While some find the mandatory annuity restrictive, it may be a blessing. By putting the subscriber onto a forced annuity, it ensures that people don’t dip into the retirement corpus for other goals or spend it recklessly. Sumit Shukla, CEO, HDFC Pension Funds, argues, “The annuity component actually takes care of longevity risk by making sure retirees don’t eat into the corpus quickly.”
NPS Auto choice option sharply cuts equity allocation from early on
NPS subscribers can claim tax benefits under different heads
(see chart). Investments are eligible for deduction under Section 80CCD(1) with an overall ceiling of Rs 1.5 lakh under Section 80C. Self-employed persons can claim deduction on contribution up to 20% of their gross income, subject to the maximum limit of Rs 1.5 lakh. This apart, both salaried and self-employed can claim additional deduction of up to Rs 50,000 under Section 80CCD (1B). In the 30% tax bracket, this means additional tax savings of Rs 15,600. Together, subscribers can claim deduction up to Rs 2 lakh for contributions towards NPS.
There is more. Subscribers can bring down tax liability further if their employer puts up to 10% of their basic in the NPS under Section 80CCD(2). There is no upper limit for this deduction. If your basic is Rs 50,000 per month and you are in the 30% bracket, you can cut your tax outgo by almost Rs 18,720 if your company contributes 10% of basic in the NPS. Planners say if the employer offers NPS as part of the package, salaried persons should not miss out on the opportunity. Shah suggests, “If you are not disciplined in savings, avail of the multiple windows afforded by the NPS.”
NPS Active choice allows for higher equity exposure until later years
Beyond tax savings
Don’t invest in NPS for tax benefits alone. For instance, putting aside Rs 50,000 per year in NPS for the additional tax benefit may not add much to your retirement corpus. Placing a limit creates an artificial ceiling for your savings. Besides, it will deprive you of adequate pension benefits.
A 30 year old putting aside Rs 50,000 per year—in monthly installments—into NPS would effectively accumulate a corpus of around Rs 93 lakh at 60, assuming 10% annualised returns. However, you cannot deploy the entire Rs 93 lakh upon retirement. About 40% of this— Rs 37 lakh— will go towards compulsory annuity. At current annuity rates of 6%, this corpus would fetch a monthly pension of around Rs 18,600. In all likelihood, annuity rates at that time will be much lower, implying even lower pension. This will hardly suffice for most individuals. Experts say make NPS one of the cornerstones of your retirement planning, along with other avenues like EPF and equity funds. Says Shah, “Instead of opting for NPS purely for tax benefits, take a holistic view of your portfolio for a better sense of your requirement.”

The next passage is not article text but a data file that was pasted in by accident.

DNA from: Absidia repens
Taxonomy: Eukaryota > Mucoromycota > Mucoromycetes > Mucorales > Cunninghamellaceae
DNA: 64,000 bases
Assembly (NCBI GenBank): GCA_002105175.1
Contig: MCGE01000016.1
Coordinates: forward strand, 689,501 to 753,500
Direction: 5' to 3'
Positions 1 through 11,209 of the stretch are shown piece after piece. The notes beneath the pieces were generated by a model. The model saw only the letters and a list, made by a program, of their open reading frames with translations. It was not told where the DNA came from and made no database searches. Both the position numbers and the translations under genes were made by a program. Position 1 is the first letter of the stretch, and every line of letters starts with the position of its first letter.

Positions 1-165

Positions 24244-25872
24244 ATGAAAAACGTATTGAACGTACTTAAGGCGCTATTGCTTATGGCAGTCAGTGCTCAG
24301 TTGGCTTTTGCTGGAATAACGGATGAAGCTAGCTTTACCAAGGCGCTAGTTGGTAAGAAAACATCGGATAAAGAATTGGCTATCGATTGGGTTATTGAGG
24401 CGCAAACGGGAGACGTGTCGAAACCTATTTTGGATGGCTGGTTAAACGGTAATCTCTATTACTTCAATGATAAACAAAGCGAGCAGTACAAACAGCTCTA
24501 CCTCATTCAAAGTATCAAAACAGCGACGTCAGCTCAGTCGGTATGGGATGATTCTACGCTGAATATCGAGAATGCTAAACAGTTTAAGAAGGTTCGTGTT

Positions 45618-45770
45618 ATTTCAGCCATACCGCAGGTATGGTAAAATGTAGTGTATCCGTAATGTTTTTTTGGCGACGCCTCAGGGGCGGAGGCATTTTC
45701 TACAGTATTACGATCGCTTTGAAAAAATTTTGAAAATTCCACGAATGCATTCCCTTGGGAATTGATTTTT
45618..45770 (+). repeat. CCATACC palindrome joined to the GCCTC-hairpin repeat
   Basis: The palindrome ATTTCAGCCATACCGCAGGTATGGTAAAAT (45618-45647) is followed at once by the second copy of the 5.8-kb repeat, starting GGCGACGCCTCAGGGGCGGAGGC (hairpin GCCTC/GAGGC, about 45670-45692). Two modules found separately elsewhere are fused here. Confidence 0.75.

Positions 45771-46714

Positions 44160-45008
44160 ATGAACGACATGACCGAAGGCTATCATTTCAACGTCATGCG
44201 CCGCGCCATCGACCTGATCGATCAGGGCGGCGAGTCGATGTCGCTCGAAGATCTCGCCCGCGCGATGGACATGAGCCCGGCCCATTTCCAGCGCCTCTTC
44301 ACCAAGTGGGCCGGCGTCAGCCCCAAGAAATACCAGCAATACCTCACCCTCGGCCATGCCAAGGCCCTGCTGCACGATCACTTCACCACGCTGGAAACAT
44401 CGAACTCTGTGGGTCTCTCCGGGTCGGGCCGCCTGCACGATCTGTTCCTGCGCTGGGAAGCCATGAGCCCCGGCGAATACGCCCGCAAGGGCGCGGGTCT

Multiple benefits under NPS allow sizeable tax savings
At times, your requirement may even be much lower than what you are putting aside. Persons with an already beefed up retirement portfolio may not need to put aside put a large sum in NPS. You may end up unnecessarily locking up money for a long time purely for tax considerations.
Use switches judiciously
In a previous avatar, the NPS only allowed fund managers to take pure passive exposure to equities via index funds. Now, however, the NPS permits active fund management. This is to potentially deliver market beating returns to the subscriber. However, with active investment comes the element of human bias and judgment. Your investment experience would depend on the execution capabilities of the fund manager, apart from the vagaries of the market itself.